May 31, 2013

Hands off my gold image! A recap from Citrix Synergy 2013

Here’s an overview of my talk from Citrix Synergy 2013 – Hands off my gold image!  If you were unable to attend Synergy or missed my session, this is a short version of the talk, but hopefully it will give you an idea of what was covered.


In this session I’ve covered three main topics – why I believe that automating your gold iamges is important, who is and who isn’t automating their gold images based on the results of a poll that I conducted earlier this year, and then an overview of how to achieve automation with the Microsoft Deployment Toolkit.


Why is automation important?

When talking about gold image automation, I think it’s worth putting this topic into some context by using where I work as an example of how build automation is important from a consultancy perspective. At Kelway, we have a particularly busy EUC architecture and consulting team and we deal with (what I think is at least) a large number of customers implementing hosted desktop solutions.

We typically see build automation used in physical desktops environments (although this isn’t always the case) but strive to encourage customers to utilise some form of automated deployment in both physical and hosted desktops environments. For the consulting team that is delivering solutions in the field, it’s important they have a delivery framework for that build automation and we’ve settled on the Microsoft Deployment Toolkit as our tool of choice. This is good, not only for those customers who do not already have a deployment solution, but enables us to provide a standardised approach the fits in with any deployment solution/ESD.


Using an industry standard framework, allows us to deliver consistency and dependability across deployments whilst being able to take advantage of improvements that Microsoft delivers with each new release of MDT.

How easy is it to achieve build automation? One of the great benefits of MDT is its simple architecture; however that doesn’t mean that build automation is an easy task. Easy implies a short learning curve and for anyone that has a few years deploying Windows and/or has some basic scripting under their belt, it’s not a big jump to being able to automate an install of Windows and a set of applications.


That said, there’s no way around it – automation takes time and effort. Automation requires discipline and process must be followed (perhaps even created to start with). Third party (or even in-house) application developers can make also automation particularly challenging on the Windows platform.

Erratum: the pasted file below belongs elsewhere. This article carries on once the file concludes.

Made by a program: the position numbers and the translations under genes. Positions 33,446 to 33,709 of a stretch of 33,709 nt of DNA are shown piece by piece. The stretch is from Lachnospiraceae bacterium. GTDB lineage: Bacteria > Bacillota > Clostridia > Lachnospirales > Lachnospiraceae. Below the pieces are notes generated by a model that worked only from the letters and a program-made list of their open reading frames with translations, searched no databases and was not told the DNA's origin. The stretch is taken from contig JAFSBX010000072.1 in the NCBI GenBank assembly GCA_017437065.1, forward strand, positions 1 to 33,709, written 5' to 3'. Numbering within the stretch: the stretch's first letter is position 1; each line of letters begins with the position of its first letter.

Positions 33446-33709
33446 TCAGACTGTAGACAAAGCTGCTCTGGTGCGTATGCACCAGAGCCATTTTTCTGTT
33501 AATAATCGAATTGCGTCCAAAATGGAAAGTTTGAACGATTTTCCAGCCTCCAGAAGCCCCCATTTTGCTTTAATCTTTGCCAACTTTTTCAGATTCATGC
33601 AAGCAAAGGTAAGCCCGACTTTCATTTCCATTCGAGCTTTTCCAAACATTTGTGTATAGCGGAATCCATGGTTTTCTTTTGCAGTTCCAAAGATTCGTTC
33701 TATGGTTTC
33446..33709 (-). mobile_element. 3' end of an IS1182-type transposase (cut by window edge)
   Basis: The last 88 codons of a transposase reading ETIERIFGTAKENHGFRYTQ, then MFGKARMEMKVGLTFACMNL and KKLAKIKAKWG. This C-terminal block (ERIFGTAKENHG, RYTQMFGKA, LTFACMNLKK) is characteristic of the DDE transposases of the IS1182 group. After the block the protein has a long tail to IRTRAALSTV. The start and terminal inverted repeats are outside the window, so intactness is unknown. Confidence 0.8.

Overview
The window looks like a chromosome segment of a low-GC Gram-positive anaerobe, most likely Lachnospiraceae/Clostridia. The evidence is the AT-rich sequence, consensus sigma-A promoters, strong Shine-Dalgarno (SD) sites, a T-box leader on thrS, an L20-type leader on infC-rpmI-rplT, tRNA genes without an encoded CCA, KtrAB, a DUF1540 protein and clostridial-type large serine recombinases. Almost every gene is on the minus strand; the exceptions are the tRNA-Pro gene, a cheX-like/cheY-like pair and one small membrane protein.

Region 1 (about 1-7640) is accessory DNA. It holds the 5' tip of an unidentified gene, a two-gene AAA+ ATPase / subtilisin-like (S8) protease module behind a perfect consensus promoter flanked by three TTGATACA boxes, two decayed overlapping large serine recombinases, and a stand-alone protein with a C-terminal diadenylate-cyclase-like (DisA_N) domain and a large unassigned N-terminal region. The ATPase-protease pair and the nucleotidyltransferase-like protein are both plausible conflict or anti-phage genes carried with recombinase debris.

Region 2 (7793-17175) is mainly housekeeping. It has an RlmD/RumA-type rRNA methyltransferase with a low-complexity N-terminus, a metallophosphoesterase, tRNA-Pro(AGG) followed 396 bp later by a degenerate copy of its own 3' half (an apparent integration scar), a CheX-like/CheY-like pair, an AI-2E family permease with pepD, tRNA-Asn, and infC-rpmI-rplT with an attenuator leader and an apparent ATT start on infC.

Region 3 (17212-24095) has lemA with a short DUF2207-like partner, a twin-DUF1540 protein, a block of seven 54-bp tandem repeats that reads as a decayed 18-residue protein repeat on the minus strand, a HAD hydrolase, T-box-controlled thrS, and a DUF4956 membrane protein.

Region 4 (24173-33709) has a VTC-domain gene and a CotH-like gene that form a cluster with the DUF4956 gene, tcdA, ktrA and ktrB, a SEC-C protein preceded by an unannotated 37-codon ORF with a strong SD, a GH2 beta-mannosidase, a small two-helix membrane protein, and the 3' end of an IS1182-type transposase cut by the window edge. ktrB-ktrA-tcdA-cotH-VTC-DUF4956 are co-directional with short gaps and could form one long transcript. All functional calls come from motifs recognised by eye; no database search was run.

The reward though, is a better user experience and a lower total cost of ownership of the desktop environment. Build automation provides a management framework that will always beat (but never replace) documentation. An engineer can look into the build process and see exactly what has been delivered into an environment, because no guesses have to be made or documentation translated.

At what point though, do you spend too much time trying to automate the desktop environment?


For a solutions provider or consulting practice, build automation speeds many of the common tasks required for a desktop environment. This is why a framework such as MDT is so important – it  provides faster deployment times but only as long as you’ve put the work in to start with.

In an engagement for smaller environments, automation can sometimes be a tough sell. There will invariably many additional tasks that might be time consuming to automate (typically application installs) and it’s not uncommon to find a single task that takes an inordinate amount of time to get right.

Perhaps in some environments, it’s important to strive to automate as much as is possible within a reasonable amount of time and deal with the remaining tasks manually, i.e. use the 80/20 rule to achieve the best bang for your buck.

Here’s an excellent example of where build automation can directly impact the user experience. Here’s the default user experience of a Windows Server 2008 R2 Remote Desktop Session Host server with the Desktop Experience feature enabled:


This is far from ideal from a user perspective – administrative tools are pinned to the taskbar by default, the wallpaper has Windows Server stamped on it and on first run of Internet Explorer the user is prompted with a first run wizard. This is just too noisy and creates a jarring experience for the user. Citrix provides a partial solution to this in XenApp 6.5, but this relies on Group Policy.